Judge blocks citizenship question in Census 2020 and calls it 'a violation of the law'
One year after the Department of Commerce announced the reinstatement of the question of citizenship in the Census, a court strikes down the move and calls it…
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Last March, the Department of Commerce announced the reincorporation of the question of citizenship in the Census 2020, which was perceived as an alienation strategy against specific communities in the country - such as the undocumented and Hispanic, specifically - that could also be excluded from the voting process.
Considering that the census is a population counting protocol that determines the destination of state funds, a non-transparent count would severely disadvantage communities that are not taken into account.
Initially, Commerce Secretary Wilbur Ross argued the measure by claiming that it was an effort to "help implement the Voting Rights Act" and to "obtain complete and accurate information to fulfill this legitimate government purpose,” but the rejection was immediately felt.
Organizations such as the National Association of Latino Elected Officials (NALEO) initiated a campaign denouncing the measure and raising awareness about the effects of an irregular count, as well as the rejection of the "political motivations" behind the government’s strategy, which resulted in several simultaneous lawsuits against the Department’s decision.
However, the sentence of Federal Judge Jesse M. Furman on Monday has put a brake on the attempts of the government to reincorporate the question - at least for now.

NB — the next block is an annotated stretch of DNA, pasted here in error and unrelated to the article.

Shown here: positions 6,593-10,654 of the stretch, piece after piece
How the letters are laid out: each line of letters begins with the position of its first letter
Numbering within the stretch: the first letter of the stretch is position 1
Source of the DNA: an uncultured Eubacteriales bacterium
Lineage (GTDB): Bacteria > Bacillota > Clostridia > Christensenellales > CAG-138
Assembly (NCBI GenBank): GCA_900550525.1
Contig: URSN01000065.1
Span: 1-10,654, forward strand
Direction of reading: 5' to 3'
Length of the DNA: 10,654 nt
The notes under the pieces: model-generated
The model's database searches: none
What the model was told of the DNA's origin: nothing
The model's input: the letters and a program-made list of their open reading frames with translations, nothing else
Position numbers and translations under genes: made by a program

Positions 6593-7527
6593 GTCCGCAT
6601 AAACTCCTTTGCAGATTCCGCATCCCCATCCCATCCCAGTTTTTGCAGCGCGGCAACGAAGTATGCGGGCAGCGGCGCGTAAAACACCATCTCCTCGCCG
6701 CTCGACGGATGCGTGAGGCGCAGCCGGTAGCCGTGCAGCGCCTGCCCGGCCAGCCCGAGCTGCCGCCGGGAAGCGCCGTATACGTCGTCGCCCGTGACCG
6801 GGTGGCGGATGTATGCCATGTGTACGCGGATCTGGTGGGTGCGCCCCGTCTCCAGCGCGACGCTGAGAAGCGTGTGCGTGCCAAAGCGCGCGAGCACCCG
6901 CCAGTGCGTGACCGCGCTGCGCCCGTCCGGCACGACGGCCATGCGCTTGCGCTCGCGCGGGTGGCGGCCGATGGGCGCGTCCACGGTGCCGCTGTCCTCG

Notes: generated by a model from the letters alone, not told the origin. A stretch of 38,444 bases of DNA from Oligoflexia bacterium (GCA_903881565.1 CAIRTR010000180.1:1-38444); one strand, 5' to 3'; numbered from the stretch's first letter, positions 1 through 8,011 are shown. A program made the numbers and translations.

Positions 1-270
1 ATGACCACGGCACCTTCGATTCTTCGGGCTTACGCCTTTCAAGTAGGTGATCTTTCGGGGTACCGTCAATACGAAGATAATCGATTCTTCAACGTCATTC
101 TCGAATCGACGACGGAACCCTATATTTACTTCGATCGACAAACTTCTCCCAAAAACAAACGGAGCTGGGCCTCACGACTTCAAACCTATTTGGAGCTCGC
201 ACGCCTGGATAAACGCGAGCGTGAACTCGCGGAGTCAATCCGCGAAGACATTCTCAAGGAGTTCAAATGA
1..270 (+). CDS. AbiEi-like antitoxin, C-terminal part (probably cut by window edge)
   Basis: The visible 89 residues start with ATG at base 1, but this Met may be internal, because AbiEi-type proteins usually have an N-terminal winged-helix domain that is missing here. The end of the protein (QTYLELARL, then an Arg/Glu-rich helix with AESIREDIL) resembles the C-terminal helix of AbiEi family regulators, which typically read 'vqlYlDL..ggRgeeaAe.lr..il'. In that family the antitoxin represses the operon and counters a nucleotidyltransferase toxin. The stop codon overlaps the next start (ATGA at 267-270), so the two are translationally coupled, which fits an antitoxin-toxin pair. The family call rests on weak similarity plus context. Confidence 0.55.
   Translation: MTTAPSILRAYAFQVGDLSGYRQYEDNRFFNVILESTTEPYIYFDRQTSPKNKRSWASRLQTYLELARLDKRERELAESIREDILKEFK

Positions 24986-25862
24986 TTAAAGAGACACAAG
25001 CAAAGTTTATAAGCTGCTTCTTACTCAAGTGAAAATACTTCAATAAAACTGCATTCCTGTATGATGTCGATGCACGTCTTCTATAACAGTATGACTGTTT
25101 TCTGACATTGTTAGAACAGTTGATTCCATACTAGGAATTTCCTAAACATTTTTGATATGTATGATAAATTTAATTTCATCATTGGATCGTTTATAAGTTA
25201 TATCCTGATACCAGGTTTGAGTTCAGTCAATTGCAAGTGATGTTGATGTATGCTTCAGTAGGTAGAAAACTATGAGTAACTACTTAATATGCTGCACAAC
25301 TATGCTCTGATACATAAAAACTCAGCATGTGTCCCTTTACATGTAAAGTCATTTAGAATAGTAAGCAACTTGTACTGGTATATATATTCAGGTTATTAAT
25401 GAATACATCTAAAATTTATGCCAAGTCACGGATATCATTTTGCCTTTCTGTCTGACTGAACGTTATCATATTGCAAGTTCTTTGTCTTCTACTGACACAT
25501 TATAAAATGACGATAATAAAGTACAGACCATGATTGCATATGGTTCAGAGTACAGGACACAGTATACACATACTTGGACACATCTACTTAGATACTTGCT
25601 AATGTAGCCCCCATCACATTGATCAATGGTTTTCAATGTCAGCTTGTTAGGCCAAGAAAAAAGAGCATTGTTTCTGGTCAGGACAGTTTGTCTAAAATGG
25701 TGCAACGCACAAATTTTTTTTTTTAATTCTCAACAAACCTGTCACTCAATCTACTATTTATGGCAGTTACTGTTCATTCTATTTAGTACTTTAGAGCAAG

Furman "ordered the administration to stop its plans to add the question of citizenship to the survey" until the "legal defects" that he described in his sentence were corrected.
For the judge, "adding a question of citizenship to the census will result in a significant reduction in self-response rates among non-citizen households and Hispanics," echoing the legal demands introduced by the State of New York along with others 16 states and organizations like ACLU.
Despite attempts by Secretary Ross to argue the reinstatement of the question, documents made public last year showed that his testimony before Congress had not been entirely accurate when he stated that "the question had been incorporated at the request of the Department of Justice," giving more weight to the lawsuits against him.
In response, Furman ruled that Ross's decision to incorporate the question "violated the Administrative Procedure Act of 1946 that prohibits federal agencies from acting arbitrarily and capriciously," Mother Jones reported.
Furman added that Ross "alternately ignored, clandestinely selected or misinterpreted the evidence in the file before him," as well as "acted in an irrational manner" and "did not justify significant deviations from past policies and practices."
That is to say, Ross would’ve been acting under political and personal prejudice when trying to suppress the participation of communities sensitive to the question of citizenship, something that has characterized the Trump Administration since day one.